But, in trying to pinpoint the precise location of the irregularity, the
scientists eventually ran into technical difficulties. Part of the problem was
making sense of the region's unusual terrain, which in some people includes a
fairly large, but benign, deletion and long stretches of difficult-to-track
repeat sequences of DNA.
Another problem was simply wading through all of the genomic information that
had become available to them during the late 1990s. According to Brian Schutte,
Ph.D., a lead author on the paper and a scientist at the University of Iowa, one
of the first genes the group evaluated was IRF6, the subject of this month's
paper. However, based on a preliminary analysis, they initially excluded it as
the disease gene.
"We tested DNA samples from a subset of people with the syndrome, and we
didn't find any mutations in IRF6," said Schutte. "About this time, the full
DNA sequence map of the region became available to us. We suddenly had a long
list of other genes to evaluate and decided to move on from IRF6."
Added Murray, "At the time, we understood that we were excluding candidate
genes that could still potentially be the disease gene. But you always have to
choose the best place to focus your efforts, and our data at the time indicated
that it was better to move on to other candidate genes."
A break came last year while a visiting graduate student in Murray's
laboratory spoke on the telephone to a colleague in her native Brazil. "Her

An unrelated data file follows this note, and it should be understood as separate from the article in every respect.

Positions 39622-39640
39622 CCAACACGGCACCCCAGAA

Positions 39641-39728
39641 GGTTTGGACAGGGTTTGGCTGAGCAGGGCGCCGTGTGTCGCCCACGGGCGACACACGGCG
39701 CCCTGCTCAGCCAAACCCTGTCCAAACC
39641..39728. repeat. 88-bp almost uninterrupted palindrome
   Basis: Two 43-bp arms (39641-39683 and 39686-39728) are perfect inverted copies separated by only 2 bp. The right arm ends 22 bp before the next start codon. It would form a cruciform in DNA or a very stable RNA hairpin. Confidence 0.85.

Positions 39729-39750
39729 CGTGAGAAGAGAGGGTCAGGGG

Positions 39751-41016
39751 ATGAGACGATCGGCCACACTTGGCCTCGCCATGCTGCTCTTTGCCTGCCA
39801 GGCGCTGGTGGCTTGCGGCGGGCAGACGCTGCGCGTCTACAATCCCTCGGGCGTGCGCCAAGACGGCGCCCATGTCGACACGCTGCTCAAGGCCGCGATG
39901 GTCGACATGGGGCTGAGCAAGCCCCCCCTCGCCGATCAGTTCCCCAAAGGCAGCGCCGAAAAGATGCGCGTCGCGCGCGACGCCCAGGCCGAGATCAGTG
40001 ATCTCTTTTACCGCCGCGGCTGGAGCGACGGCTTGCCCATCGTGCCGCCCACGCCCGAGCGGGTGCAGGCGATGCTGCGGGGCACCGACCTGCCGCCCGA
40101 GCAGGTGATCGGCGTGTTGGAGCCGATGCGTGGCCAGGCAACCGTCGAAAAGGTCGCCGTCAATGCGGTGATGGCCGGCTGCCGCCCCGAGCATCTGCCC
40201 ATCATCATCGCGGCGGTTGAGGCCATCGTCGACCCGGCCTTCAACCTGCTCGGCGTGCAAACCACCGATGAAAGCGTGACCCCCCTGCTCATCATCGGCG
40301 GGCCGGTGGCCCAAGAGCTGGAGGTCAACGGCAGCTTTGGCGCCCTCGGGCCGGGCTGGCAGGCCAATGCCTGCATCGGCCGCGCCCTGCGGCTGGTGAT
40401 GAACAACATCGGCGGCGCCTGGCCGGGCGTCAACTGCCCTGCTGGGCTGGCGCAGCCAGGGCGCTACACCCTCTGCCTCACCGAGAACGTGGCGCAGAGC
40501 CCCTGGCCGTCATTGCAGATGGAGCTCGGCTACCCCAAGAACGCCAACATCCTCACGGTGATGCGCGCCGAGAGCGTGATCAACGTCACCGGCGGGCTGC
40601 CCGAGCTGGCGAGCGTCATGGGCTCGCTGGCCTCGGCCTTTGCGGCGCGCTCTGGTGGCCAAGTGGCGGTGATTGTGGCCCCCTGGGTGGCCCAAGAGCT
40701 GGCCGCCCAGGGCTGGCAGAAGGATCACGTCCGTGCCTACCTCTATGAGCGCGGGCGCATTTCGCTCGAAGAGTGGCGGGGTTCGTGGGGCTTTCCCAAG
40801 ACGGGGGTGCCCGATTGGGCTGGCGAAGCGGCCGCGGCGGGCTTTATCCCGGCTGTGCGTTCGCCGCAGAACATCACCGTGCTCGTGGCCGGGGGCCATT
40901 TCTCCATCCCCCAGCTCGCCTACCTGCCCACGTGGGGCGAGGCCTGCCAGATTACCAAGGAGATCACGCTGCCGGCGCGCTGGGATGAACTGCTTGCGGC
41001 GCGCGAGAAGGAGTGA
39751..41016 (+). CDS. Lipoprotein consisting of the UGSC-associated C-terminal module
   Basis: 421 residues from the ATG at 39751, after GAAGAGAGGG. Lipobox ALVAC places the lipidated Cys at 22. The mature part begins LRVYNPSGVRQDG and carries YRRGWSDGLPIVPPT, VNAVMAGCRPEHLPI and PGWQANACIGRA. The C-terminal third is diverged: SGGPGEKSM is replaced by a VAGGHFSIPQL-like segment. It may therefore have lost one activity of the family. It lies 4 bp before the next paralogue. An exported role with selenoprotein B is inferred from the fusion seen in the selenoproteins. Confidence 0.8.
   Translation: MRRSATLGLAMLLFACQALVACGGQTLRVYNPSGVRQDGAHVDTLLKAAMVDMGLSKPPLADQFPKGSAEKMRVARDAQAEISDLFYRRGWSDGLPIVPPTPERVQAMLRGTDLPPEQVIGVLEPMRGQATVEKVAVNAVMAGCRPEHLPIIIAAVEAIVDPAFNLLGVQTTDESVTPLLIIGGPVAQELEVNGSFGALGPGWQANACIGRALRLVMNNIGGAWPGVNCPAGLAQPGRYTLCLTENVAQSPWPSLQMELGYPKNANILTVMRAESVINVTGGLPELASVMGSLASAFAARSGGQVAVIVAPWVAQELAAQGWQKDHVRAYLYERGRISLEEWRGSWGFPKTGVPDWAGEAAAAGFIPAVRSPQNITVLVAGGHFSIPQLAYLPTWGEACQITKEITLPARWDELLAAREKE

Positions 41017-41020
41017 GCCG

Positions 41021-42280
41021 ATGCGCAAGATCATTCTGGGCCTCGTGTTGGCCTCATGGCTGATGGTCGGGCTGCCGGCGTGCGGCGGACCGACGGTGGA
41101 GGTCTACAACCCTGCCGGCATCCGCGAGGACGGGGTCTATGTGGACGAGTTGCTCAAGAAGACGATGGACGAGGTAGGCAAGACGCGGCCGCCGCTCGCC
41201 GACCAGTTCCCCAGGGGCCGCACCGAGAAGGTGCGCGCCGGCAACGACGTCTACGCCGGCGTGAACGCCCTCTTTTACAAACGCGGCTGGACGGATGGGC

colleague happened to mention that he had just seen so-called 'monozygotic
twins,' in which one had van der Woude and the other didn't," remembered
Murray. "She told of us about it, and we got quite excited actually."
Murray hypothesized that the twins were genetically identical with one
exception: The affected twin would have a change in the VWS gene. Shinji Kondo,
a post-doctoral fellow in Murray's lab, then sequenced the relevant portions of
DNA from the twins and, soon thereafter, they discovered a syndrome-causing
deletion in IRF6.
"I certainly knew it was possible in theory," said Murray. "But, to be
honest, if I knew as much then about twins as I do now, I might have been less
Murray explained that the theory hinged on the possibility the mutation
occurred soon after the twins divided into separate embryos, meaning all cells
in the body of the affected twin would carry the mutation. If it had occurred
later in the developmental process, after various distinct cell lineages have
emerged, only some of the affected twin's cells would have carried the
mutation. "If that were the case, we might have missed it," said Murray.
"Monozygotic twins are actually quite common in other complex conditions,
including diabetes and heart disease," added Murray. "I think our work offers
proof of principle that monozygotic twins are a powerful model to search for
genes involved in complex conditions, one that may have been overlooked in the
To confirm the discovery, Schutte and colleagues sequenced and found